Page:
Shakira

Without question, Latin rock superstar Shakira has a lot going for her. She produces her own albums, writes her own music and has one of the most distinctive voices in her genre, if not all of music today. Her previous album, the platinum Los Ladrones, was unquestionably innovative, passionate and expressive, surely one of the staples of modern Latin rock.

Unfortunately, that's all lost in translation.

Laundry Service, Shakira's debut English language album, is fragmented and inconsistent, failing to allow the freedom that Shakira's voice essentially demands. Her range of material is constricted to cliched ballads, tracks painfully reminiscent of 1985 and Latin-flavored material that falls flat on its face.


The album opens with "Objection," a rock-driven but tango-inspired track that begins optimistically enough; the song has energy that most of the album lacks. The frenetic pace of the verses, combined with a lack of a full grasp of English accentuation patterns, leads to some issues regarding lyric comprehension, but the track as a whole gives the false impression that Laundry Service will be much like Ladrones.

Artist: Shakira
Album: "Laundry Service"
Grade:C



What follows is a series of unmemorable ballads and other unremarkable songs, including the mediocre first single, "Whenever, Wherever." "Ready for the Good Times" is a particularly irritating attempt at retro club fanfare that fails to be either endearing or exceptionally danceable.

The absolute low point of the album surfaces in "Eyes Like Yours," the English version of "Ojos Asi," a notable track from Ladrones. The tracks from the two albums are completely identical aside from the fact that "Eye" has been dubbed over in English. The revised lyrics, penned by Gloria Estefan, are not only entirely uncharacteristic of Shakira's writing and lyrical style, but they do not complement the Middle Eastern flavor of the song in the least. Shakira herself seems more focused on careful pronunciation of the words than matching the untamed vigor of the Spanish version.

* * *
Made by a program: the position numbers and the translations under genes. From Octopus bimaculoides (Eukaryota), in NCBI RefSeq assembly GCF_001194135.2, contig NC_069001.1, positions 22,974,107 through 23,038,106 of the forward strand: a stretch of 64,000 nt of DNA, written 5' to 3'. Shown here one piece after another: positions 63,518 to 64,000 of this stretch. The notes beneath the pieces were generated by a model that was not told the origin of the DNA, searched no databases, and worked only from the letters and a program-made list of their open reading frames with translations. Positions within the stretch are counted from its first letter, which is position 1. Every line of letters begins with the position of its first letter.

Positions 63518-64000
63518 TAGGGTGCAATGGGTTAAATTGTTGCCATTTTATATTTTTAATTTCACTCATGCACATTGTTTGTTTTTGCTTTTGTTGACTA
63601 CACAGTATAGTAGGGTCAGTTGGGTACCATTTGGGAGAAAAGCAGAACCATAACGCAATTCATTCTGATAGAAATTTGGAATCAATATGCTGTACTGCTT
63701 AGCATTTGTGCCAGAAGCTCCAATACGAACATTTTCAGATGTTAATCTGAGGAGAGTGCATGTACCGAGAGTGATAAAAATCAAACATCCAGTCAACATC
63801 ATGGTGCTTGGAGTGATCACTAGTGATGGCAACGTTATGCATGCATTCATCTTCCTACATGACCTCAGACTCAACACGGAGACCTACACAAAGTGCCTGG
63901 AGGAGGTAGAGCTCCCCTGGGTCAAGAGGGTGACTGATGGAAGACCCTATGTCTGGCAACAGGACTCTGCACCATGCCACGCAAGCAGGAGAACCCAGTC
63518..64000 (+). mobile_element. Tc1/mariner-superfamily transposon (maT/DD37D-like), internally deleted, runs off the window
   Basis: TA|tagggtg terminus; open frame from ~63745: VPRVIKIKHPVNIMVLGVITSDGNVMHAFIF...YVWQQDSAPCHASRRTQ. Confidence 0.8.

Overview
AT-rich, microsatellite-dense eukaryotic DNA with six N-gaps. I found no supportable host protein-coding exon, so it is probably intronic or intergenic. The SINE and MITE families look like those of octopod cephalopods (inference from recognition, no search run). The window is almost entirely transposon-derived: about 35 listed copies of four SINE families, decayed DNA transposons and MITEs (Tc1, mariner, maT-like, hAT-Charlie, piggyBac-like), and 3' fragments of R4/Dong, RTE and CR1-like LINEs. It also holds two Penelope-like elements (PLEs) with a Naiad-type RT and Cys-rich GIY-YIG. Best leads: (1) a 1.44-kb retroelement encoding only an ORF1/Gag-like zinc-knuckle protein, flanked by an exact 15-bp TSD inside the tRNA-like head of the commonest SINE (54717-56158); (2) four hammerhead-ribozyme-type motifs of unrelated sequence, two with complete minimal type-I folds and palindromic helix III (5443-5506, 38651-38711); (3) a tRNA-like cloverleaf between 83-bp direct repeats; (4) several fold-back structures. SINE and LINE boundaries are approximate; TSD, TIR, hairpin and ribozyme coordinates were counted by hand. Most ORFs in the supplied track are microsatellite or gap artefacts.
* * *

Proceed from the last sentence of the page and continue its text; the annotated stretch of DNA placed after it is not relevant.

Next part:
It is only natural that the Spanish tracks on the album are unquestionably the strongest. While "Whenever, Wherever" falters, "Suerte," the Spanish version, is much more fluid and attention grabbing. "Te Aviso, Te Anuncio," the Spanish equivalent of "Objection," though quite good in English, is even better in Spanish. The significant difference in the quality of the English and Spanish songs conveys the album's central problem: the confidence in Shakira's Spanish repertoire is conspicuously absent from the English tracks, an understandable but unfortunate truth.

The strongest offering from this album is Te Dejo Madrid, a musically simple but fervent piece more characteristic of Shakira's other work. The vocals are breathy but sturdy, playful yet sincere, refreshingly erratic but somehow simultaneously and emphatically controlled. The beautiful paradox that is Shakira's voice is put on prominent display.


The success of "Whenever, Wherever" on top 40 radio will undoubtedly lead to an increased presence of Shakira in America, although the timing is perhaps inopportune. Laundry Service comes on the tail end of the Latin pop craze stateside and is not even close to being impressive enough to push the trend back into the limelight.

Although Shakira has distinguished herself throughout her career as being an individual in her field, Laundry Service struggles in attempts to conform to the American Top 40 while still incorporating a facade of Shakira's normally prevalent and powerful Latin flair.

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